Boy Scouts, Food City team up for 32nd Scouting for Food drive

Carmen Musick • Nov 6, 2019 at 8:45 PM

JOHNSON CITY — The Sequoyah Council Boy Scouts of America and Food City are teaming up again this year to help stock the shelves of local food pantries in our region.

Scouts and volunteers will be going door to door in November as part of the annual Scouting for Food good turn project. One of the largest food drives in the region, the project collects more than 100,000 cans of food annually and is conducted over a period of two Saturdays each November. This marks the 32nd consecutive year for the food drive, which benefits more than 50 local food agencies.

“This project works because it is people helping people,” said Ronald Cameron, program director for the Sequoyah Council BSA. “What makes this food drive special is that the food donated by a community goes back to assist people in that community. This project is a tribute to our Scouts and all of the people this program has helped!”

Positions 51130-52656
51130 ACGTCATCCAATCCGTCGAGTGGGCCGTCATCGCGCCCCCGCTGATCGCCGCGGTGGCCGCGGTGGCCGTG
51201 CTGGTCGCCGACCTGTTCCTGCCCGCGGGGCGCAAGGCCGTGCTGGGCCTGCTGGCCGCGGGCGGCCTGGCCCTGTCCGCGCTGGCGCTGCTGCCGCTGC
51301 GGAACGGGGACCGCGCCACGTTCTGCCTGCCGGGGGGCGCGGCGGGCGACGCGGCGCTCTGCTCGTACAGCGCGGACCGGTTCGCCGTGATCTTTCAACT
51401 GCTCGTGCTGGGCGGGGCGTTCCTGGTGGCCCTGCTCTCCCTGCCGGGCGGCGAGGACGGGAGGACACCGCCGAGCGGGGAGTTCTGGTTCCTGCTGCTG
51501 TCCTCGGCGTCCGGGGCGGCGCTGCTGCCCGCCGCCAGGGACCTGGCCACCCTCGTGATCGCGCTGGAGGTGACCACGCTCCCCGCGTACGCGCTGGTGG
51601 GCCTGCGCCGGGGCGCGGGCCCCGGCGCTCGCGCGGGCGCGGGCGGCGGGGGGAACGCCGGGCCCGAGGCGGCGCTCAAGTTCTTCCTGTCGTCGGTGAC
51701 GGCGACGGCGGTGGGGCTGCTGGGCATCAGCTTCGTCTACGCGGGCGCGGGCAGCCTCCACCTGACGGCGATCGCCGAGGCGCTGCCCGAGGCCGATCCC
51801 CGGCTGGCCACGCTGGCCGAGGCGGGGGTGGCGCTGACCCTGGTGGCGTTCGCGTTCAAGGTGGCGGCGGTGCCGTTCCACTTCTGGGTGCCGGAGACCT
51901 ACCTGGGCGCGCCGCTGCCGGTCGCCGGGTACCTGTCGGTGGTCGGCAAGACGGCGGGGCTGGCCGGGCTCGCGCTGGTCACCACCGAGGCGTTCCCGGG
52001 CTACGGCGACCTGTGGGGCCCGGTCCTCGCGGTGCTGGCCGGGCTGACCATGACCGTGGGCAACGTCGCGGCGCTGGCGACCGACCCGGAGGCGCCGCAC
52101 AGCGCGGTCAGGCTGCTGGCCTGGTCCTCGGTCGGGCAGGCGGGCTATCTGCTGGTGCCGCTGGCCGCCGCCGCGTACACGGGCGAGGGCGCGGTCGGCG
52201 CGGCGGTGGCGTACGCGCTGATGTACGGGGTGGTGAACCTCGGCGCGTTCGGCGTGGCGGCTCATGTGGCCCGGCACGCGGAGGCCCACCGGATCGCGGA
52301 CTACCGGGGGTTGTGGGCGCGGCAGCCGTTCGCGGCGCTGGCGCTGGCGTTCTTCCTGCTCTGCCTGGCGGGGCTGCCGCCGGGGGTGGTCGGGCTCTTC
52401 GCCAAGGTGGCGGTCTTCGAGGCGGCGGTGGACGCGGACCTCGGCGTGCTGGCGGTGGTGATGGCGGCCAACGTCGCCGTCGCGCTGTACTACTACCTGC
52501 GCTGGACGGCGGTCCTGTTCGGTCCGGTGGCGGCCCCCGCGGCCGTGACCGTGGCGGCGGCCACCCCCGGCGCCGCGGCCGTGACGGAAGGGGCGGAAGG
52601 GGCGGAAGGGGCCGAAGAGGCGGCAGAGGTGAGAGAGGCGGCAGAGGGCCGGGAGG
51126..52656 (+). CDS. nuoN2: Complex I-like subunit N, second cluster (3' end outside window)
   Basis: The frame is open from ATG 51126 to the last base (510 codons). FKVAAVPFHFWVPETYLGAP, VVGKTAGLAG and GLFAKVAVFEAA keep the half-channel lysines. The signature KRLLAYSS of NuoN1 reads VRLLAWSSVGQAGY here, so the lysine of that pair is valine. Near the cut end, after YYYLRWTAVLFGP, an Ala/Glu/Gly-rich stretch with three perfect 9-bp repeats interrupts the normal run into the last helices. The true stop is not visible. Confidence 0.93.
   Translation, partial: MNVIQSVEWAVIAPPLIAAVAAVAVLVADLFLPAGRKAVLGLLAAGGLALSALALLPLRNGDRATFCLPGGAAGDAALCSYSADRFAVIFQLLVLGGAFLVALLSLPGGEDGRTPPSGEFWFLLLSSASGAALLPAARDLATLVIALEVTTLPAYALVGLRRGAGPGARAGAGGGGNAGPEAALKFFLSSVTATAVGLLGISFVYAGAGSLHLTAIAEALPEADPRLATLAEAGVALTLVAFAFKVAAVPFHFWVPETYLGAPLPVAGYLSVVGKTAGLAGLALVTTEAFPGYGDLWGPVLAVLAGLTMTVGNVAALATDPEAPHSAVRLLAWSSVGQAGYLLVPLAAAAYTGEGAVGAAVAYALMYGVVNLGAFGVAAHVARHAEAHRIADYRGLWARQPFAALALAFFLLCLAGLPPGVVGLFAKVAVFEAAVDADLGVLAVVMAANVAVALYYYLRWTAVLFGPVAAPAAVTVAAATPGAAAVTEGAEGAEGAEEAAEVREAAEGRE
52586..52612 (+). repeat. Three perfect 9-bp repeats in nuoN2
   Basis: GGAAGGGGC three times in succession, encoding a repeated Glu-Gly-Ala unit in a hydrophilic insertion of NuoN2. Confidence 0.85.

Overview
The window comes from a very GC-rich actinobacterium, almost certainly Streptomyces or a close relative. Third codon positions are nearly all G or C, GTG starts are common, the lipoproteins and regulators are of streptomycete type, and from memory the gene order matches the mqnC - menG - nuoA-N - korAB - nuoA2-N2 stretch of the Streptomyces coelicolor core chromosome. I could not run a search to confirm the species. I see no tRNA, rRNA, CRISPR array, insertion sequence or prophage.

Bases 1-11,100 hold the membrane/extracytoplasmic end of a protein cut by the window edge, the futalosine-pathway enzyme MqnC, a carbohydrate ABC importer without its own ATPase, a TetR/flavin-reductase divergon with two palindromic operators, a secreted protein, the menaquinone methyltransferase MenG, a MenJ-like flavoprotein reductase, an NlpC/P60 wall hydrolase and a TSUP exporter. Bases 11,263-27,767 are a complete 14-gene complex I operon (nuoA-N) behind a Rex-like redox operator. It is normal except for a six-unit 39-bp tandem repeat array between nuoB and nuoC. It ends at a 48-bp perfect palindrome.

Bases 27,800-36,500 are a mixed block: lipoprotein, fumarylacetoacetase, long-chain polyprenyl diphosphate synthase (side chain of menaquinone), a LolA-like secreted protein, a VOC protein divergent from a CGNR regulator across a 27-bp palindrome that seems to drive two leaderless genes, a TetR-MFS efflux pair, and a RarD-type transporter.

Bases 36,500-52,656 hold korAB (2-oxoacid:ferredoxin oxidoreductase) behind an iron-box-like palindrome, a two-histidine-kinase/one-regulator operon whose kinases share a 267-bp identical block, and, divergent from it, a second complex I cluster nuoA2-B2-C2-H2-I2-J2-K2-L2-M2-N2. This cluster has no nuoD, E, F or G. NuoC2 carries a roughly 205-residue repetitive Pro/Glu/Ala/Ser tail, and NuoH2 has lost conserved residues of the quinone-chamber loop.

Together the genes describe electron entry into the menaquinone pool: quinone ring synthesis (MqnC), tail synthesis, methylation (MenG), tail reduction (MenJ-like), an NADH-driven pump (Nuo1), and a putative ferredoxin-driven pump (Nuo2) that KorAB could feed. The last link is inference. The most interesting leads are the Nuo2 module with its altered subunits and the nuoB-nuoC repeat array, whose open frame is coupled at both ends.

The project gets underway Saturday, Nov. 9, when thousands of Scouts and volunteers will canvass neighborhoods throughout Southwest Virginia and Northeast Tennessee to leave bags on doors. The bags, supplied by Food City, have instructions and suggested food items to be donated.

The following Saturday (Nov. 16), residents simply leave the bags filled with donated food items outside their homes and Scouts will return to collect the food. The donated items will be taken to collection centers, where they will be sorted, boxed and turned over to various local food distribution agencies.

Anyone who doesn’t receive a bag may donate at their local Food City store. Each year, Food City supplies more than 150,000 bags used in the project as well as physical and financial support. Food City has sponsored the project since its inception in 1988. During that time, more than 6.1 million cans of food have been collected to feed the hungry.

“Our ability to go door to door is what makes it so successful. We would not be able to canvass neighborhoods like this without Food City’s sponsorship,” Cameron said.

The Sequoyah Council serves 16 counties in Southwest Virginia and Northeast Tennessee.

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